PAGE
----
Whenever I teach this I always have to bring up Psalms 23. What does David say about the Lord’s table? It was set before him. Now that wasn’t a table of meat and potatoes and vegetables or any of the other Jewish kosher food. What was he referring to? The spiritual blessings that Israel was positioned to partake of. That was part of their being in the covenant promises. They feasted at the Lord’s table. Now you see the Lord brings that all the way up out of Psalms 23 into his earthly ministry and he said, “It’s not right for me to take the things from the Lord’s table that is for Israel and give it to you Gentiles.” He couldn’t do that! Because he was under covenant promises.

But this is one of those exceptions in His earthly ministry, that He condescended to a Gentile and He finally gives in and He says:

Matthew 15:28

“Then Jesus answered and said unto her, O woman, great is thy faith: be it unto thee even as thou wilt. And her daughter was made whole from that very hour.”

Now the only other Gentile that this happened to, was the Roman Centurion on behalf of his son. Jesus had nothing to do with the Gentile. He couldn’t because He was under those covenant promises and He was sent by God the Father to fulfill those promises. Now another companion verse, of course, is in Matthew chapter 10 and we’ve looked at some of these verses off and on but I have to always remind myself that we have new listeners coming in every day and even though some of you have heard all this from Genesis 1:1, we have a lot of listeners who have not. And so, we’ll just keep repeating these things for their benefit. Now Matthew chapter 10, and again this is the beginning of Christ’s earthly ministry.

Matthew 10:1a

And when he had called unto him his twelve disciples,…” And then it names them. Now come all the way down to verse 5.

Matthew 10:5-6

“These twelve Jesus sent forth, (that’s why they’re called apostles) and commanded them, saying, Go not (see how plain this is. We’d say it in our English vernacular, do not go) into the way of the Gentiles, and (do not go) into any city of the Samaritans enter ye not. 6. But go rather to the lost sheep of the house of Israel.”

Now good heavens, that’s plain English. There’s no gobbledygook here. There’s no way of twisting this to make it mean something else. It says what it means and it means what it says.Jesus said, “do not go to a Gentile. Do not go to a Samaritan. These promises are given only to the lost sheep of the house of Israel because of the promises made to Abraham, Isaac, and Jacob.” And as you read the prophets Isaiah, Jeremiah, and all the rest, they never write to the Gentile world. They write to the Nation of Israel. And so everything was directed according to these covenant promises.

Now let’s go all the way to Acts chapter 3 and Peter is now preaching shortly after the day of Pentecost. Chapter 2 is the day of Pentecost but now I’m going to take you into chapter 3, which is just a very short time later. Let’s drop in at verses 22 and 23,and now remember, what’s Peter’s purpose of preaching this message? To convince his Jewish listeners, shortly after Christ’s earthly ministry, that the one they crucified was the Christ. He was the promised Messiah, but God raised Him from the dead and so you haven’t stopped God’s program. It’s all been made ready now. The work of redemption has been accomplished and He’s alive and He can yet fulfill all the Old Testament promises. Plain as day isn’t it? Now look at what Peter says.

Acts 3:22-23

“For Moses (see how he goes back to the Old Testament) truly said unto the fathers, (now who were the fathers? The tribal leaders of Israel, the Twelve Tribes) A prophet (an apostle)shall the Lord your God raise up unto you (not the whole world yet, to Israel) of your brethren, (in other words, he was born of the Jewish family of Joseph and Mary) like unto me(now Moses was speaking of himself as a Jew, raised up out of one of the twelve tribes of Jacob); him shall ye hear (Peter said, quoting it from Moses) in all things whatsoever he(that is, the Messiah, the sent prophet) shall say unto you. 23. And it shall come to pass, that every soul, which will not hear that prophet, (that Jesus of Nazareth) shall be destroyed(or removed from the scene) from among the people.”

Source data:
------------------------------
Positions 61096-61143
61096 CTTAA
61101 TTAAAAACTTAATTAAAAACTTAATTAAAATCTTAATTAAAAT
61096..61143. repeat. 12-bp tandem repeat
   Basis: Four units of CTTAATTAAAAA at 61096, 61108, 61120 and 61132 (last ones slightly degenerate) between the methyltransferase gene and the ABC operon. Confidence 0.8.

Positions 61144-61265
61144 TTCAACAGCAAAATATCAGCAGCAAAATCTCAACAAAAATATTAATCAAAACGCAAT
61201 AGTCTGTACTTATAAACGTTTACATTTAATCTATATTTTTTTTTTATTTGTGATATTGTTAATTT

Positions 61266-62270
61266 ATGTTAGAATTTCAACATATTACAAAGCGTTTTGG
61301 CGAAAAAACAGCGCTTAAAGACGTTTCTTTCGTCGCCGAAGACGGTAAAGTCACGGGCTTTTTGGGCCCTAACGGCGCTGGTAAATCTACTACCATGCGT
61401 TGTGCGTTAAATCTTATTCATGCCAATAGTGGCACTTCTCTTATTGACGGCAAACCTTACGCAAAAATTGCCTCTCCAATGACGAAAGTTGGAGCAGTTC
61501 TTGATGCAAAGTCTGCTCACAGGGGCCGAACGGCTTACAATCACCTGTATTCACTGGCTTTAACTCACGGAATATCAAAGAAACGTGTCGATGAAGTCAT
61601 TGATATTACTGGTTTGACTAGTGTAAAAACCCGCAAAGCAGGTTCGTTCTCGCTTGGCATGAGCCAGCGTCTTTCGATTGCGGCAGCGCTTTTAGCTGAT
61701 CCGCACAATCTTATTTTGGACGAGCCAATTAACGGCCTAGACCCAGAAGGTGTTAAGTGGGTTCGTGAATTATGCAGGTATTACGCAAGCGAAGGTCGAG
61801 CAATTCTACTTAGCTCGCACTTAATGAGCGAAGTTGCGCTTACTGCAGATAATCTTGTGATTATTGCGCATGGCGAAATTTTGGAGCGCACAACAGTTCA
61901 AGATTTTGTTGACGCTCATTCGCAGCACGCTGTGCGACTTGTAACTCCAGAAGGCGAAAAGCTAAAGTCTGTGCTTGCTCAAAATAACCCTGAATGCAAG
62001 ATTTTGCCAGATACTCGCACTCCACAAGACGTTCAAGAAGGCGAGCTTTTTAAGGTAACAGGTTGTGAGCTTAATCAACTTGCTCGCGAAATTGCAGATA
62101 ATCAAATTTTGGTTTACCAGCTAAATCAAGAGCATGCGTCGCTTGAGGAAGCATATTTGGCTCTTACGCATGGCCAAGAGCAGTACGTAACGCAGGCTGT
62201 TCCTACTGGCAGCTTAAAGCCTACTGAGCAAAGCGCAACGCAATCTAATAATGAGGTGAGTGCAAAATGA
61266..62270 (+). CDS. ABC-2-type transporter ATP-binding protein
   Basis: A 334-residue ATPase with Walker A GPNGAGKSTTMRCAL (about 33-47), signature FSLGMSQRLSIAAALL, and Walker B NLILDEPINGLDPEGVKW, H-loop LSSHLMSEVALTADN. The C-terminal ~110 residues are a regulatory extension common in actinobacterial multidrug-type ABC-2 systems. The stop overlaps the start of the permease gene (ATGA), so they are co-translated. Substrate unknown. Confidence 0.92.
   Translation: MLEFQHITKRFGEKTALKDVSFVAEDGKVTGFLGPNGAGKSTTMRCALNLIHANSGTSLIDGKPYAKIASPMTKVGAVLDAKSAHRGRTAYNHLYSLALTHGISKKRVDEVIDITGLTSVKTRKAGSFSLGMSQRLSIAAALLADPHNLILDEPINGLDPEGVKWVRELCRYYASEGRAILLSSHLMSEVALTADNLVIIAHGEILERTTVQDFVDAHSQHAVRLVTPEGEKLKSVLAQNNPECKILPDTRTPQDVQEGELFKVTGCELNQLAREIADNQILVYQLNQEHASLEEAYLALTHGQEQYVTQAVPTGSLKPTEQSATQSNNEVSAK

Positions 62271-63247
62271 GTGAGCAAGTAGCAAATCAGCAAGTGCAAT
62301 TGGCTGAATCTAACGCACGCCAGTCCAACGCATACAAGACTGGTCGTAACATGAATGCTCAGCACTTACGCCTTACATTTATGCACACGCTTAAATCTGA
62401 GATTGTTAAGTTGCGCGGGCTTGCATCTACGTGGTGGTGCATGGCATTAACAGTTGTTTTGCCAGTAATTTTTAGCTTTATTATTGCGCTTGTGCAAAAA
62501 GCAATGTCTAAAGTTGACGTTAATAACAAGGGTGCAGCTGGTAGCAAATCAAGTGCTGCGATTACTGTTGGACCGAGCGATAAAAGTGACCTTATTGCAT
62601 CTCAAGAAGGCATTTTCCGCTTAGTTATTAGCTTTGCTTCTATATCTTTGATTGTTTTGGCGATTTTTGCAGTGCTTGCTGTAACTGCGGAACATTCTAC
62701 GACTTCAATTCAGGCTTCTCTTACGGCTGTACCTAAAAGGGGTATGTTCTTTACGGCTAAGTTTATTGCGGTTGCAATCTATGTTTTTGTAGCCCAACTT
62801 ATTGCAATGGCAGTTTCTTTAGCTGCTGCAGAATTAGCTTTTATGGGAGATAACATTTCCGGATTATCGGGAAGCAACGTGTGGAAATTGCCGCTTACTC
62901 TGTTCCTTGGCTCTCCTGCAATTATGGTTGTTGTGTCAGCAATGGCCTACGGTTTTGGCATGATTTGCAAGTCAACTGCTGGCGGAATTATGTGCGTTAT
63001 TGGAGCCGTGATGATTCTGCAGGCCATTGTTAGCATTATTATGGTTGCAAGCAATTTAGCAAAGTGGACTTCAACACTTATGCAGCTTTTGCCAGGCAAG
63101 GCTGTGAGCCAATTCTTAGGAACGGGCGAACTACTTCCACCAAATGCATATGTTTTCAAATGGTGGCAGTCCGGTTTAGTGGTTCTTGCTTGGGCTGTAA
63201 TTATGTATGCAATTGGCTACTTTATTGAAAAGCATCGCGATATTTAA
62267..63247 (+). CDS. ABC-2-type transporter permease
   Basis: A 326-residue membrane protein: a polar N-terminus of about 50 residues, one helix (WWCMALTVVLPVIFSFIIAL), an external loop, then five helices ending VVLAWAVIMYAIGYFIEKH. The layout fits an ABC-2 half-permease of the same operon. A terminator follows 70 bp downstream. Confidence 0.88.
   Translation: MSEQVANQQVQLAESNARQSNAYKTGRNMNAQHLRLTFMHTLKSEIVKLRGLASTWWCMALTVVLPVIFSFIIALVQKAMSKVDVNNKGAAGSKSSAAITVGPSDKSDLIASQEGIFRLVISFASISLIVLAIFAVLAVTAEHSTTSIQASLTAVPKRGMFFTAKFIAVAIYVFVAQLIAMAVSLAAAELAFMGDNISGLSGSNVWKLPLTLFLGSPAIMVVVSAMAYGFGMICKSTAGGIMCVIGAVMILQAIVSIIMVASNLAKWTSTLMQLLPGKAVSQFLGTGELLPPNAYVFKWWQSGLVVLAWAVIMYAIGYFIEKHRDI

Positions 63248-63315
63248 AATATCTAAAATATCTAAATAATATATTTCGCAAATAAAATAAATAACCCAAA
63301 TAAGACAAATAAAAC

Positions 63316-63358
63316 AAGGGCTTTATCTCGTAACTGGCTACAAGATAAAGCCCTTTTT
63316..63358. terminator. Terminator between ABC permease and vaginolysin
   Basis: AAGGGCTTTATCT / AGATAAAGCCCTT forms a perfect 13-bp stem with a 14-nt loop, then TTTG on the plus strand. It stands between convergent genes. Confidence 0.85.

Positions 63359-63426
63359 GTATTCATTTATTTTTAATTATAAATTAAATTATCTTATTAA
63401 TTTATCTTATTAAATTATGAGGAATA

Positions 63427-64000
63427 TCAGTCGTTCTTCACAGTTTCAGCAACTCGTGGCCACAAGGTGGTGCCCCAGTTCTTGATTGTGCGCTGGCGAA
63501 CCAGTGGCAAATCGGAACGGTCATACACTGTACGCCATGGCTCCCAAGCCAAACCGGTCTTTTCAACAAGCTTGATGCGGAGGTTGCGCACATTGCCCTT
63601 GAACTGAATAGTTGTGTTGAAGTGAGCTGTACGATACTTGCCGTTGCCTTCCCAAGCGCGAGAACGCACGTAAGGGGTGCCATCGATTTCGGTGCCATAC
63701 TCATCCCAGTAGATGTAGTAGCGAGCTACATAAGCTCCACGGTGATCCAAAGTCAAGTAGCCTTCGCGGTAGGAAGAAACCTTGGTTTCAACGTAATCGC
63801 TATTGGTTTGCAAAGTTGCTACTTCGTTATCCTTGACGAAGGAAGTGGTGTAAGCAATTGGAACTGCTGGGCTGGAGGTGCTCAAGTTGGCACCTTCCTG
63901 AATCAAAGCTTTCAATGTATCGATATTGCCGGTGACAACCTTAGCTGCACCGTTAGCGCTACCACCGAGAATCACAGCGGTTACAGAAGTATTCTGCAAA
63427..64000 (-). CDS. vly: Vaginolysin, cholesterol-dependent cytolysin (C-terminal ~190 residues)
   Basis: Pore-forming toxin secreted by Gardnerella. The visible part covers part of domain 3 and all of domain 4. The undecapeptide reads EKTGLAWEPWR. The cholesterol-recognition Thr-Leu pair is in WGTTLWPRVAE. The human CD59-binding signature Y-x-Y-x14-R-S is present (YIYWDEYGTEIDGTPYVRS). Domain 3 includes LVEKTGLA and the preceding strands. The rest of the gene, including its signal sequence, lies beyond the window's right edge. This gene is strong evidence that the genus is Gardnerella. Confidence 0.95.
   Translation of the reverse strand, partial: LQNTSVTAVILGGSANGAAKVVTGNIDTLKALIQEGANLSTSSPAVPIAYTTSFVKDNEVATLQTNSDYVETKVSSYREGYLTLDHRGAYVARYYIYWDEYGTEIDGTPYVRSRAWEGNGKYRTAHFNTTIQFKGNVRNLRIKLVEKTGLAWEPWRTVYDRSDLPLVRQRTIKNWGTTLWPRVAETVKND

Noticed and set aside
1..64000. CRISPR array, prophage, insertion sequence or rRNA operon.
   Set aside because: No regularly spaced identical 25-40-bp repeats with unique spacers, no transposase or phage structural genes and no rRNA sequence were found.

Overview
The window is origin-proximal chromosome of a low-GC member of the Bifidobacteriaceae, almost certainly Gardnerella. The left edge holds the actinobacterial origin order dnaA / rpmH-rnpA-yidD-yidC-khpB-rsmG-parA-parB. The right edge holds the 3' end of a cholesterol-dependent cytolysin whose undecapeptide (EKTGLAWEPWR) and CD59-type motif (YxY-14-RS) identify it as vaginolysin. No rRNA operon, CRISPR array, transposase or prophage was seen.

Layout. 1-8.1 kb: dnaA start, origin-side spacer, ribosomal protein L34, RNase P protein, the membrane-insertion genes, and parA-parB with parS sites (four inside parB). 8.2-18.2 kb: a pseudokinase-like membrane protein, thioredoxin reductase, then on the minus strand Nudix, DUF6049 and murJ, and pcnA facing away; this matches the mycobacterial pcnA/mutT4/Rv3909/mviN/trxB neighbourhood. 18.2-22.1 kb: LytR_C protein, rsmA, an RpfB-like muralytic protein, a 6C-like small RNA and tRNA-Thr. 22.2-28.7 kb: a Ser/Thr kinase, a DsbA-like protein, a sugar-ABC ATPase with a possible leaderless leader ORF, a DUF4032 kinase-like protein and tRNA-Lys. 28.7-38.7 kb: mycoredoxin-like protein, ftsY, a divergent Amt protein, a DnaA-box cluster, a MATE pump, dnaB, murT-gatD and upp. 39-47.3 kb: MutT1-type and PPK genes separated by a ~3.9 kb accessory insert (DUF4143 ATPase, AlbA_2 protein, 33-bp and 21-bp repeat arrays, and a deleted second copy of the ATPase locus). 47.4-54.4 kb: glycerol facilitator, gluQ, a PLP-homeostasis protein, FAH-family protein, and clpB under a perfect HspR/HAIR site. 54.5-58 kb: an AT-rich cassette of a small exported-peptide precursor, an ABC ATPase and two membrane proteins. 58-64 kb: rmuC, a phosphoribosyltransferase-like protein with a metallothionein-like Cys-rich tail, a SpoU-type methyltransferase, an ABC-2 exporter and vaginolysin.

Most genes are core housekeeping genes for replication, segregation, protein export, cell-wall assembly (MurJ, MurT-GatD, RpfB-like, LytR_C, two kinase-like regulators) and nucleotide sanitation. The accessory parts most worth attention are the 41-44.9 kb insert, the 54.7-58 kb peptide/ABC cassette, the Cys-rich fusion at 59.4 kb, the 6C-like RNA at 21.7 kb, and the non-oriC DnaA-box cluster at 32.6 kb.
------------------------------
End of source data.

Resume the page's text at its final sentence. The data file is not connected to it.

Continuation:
Now what’s he saying? Israel was under a tremendous responsibility to believe that this carpenter’s son, once he proved it with signs and wonders and miracles, was the promised Messiah. And if they couldn’t believe it they would be removed from Israel, and of course, we know that’s what happened. And when they cried for His crucifixion and they said let His blood be upon us, they didn’t know what they were saying. And for 2000 years the Jewish people have been suffering immeasurably. I was reading a book again the other night just detailing the suffering of the Jewish people for the last 2000 years. It is beyond human comprehension. Of course the holocaust was the epitome of all that.

I have one more reference in Acts chapter 7 verse 35. We’re still going to have a reference to Moses, but now Stephen is the speaker and he is addressing the religious leaders of Israel. Stephen, just like Peter before him, is trying to convince these Jews that Jesus was the Christ. Yes He’d been crucified, but God had raised Him from the dead and He was now alive and could still fulfill all those Old Testament promises. There’s not a word of God’s Grace in here yet. There’s not a word of the Gospel of Grace. There’s not a word in here about what we call Paul’s Gospel, of believing for salvation that Jesus died for your sins, was buried and rose again. This is still dealing with Israel.

Act 7:35-38a

“This Moses whom they refused, saying, Who made thee a ruler and a judge? The same did God send to be a ruler and a deliverer (40 years later, remember) by the hand of the angel which appeared to him in the bush. 36. He brought them out, after that he had shewed wonders and signs in the land of Egypt, and in the Red sea, and in the wilderness forty years. 37. This (speaking of Jesus of Nazareth, the one whom they had crucified) is that Moses, which said unto the children of Israel, A prophet shall the Lord your God raise up unto you of your brethren (in other words, out of the Nation of Israel), like unto me (and as Moses was the deliverer, so Jesus of Nazareth was to be the deliverer of Israel into the Kingdom promises); him shall ye hear. 38. This is he, (this is Who was in the midst of that assembly or) that was in the church in the wilderness…”

In other words, Who was the pillar of cloud by day? It was Christ. Who was the pillar of fire by night? It was Christ. Who was the One that rained down manna for Israel? It was the Christ!